Subphrenic Abscess as a Complication of Hemodialysis Catheter-Related Infection
Subphrenic abscesses are localized collections of pus, usually underneath the right or left hemi-diaphragm.There is a accumulation of infected fluid between the diaphragm, the liver and the spleen
"We describe an unusual case of subphrenic abscess complicating a central venous catheter infection caused by Pseudomonas aeruginosa in a 59-year-old woman undergoing hemodialysis. The diagnosis was made through computed tomography, and Pseudomonas aeruginosa was isolated from the purulent drainage of the subphrenic abscess, the catheter tip and exit site, and the blood culture samples. A transesophageal echocardiography showed a large tubular thrombus in superior vena cava, extending to the right atrium, but no evidence of endocarditis or other metastatic infectious foci. Catheter removal, percutaneous abscess drainage, anticoagulation, and antibiotics resulted in a favourable outcome."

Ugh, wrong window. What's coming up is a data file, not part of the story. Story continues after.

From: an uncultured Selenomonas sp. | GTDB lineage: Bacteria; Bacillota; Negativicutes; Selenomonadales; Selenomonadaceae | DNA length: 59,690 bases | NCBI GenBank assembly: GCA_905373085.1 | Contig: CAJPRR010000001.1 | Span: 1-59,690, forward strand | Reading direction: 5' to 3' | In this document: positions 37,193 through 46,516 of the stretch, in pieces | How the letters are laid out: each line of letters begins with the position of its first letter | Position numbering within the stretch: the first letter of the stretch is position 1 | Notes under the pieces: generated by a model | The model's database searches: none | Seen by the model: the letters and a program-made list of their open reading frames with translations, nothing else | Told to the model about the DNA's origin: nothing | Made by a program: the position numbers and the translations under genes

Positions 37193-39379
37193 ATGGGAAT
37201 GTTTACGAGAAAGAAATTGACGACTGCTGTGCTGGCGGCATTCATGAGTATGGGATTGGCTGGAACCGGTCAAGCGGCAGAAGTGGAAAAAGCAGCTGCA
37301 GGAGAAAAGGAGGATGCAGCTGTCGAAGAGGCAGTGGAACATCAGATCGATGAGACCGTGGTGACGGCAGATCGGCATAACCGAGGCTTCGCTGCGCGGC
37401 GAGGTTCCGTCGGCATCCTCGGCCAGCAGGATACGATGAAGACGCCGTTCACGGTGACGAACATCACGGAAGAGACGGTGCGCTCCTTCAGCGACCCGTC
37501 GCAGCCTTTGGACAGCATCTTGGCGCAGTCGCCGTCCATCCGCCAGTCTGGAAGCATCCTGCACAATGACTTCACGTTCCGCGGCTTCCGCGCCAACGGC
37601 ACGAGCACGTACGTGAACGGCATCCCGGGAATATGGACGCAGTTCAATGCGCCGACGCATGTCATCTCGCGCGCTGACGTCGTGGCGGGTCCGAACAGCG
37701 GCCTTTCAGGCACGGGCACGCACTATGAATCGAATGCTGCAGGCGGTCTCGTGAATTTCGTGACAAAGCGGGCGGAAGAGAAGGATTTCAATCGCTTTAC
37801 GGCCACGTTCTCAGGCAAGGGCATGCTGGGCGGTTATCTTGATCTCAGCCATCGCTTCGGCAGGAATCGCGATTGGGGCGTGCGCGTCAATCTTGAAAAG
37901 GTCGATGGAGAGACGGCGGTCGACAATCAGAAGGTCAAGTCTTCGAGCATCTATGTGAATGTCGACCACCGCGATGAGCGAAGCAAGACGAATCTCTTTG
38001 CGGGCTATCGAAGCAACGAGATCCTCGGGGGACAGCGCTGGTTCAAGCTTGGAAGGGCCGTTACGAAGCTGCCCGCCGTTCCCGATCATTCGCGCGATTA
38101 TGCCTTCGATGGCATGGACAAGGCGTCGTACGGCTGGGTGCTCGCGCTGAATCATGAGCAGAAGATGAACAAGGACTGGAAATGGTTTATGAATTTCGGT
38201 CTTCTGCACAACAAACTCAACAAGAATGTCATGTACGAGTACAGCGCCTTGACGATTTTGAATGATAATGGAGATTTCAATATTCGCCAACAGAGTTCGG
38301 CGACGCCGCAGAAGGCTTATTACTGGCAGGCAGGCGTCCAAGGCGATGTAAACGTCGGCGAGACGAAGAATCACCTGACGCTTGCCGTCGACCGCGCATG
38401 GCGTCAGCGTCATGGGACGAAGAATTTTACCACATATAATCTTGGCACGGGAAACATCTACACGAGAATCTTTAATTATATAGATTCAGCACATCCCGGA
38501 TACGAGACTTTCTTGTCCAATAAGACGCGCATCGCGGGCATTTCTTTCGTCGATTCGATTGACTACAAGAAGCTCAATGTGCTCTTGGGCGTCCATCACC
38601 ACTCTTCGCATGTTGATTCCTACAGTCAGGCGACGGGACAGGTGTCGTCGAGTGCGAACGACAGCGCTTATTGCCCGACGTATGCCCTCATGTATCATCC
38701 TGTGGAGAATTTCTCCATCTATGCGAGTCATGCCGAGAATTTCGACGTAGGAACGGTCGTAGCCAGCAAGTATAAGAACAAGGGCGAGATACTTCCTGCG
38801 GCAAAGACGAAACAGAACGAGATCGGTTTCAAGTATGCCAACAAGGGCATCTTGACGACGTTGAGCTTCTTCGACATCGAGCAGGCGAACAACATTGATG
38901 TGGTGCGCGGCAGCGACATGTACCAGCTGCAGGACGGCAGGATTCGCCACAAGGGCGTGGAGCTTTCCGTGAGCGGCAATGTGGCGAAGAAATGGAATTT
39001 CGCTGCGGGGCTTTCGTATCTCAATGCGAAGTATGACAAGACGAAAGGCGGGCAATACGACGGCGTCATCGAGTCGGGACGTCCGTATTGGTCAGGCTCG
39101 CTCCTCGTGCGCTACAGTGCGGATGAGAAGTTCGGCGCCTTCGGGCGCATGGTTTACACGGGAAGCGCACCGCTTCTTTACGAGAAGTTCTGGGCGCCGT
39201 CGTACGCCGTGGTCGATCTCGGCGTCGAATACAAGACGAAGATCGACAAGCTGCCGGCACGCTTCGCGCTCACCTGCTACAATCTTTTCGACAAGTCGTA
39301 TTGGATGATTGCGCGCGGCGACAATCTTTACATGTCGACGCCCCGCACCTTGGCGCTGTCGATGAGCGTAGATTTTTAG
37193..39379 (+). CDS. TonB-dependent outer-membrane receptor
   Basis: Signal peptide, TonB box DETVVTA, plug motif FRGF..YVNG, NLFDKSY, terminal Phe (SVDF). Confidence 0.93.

"Infection is a common complication of central venous catheters (CVC) used for vascular access in hemodialysis patients. Gram-positive bacteremia is the typical clinical presentation of CVC related infectious complications.Pseudomonas aeruginosa is a less frequent pathogen associated with catheter infection, accounting for 4–16% of isolates . Nevertheless, this pathogen should always be considered as one potential causative agent of CVC related infections, especially in immunocompromised hosts. Metastatic infectious foci are important determinants of the morbidity and mortality of CVC related infections. Endocarditis, septic embolism, and visceral abscesses are rare but serious complications whose mere suspicion demands careful clinical and radiological search.
We report a case of a subphrenic abscess and CVC related bloodstream infection with Pseudomonas aeruginosa in a 59-year-old woman on haemodialysis."
Reference: Caravaca, F., Burguera, V., Fernández-Lucas, M., Teruel, J.L. and Quereda, C. (2014) Subphrenic abscess as a complication of hemodialysis catheter-related infection. Case Reports in Nephrology. July 10th. [epub ahead of print].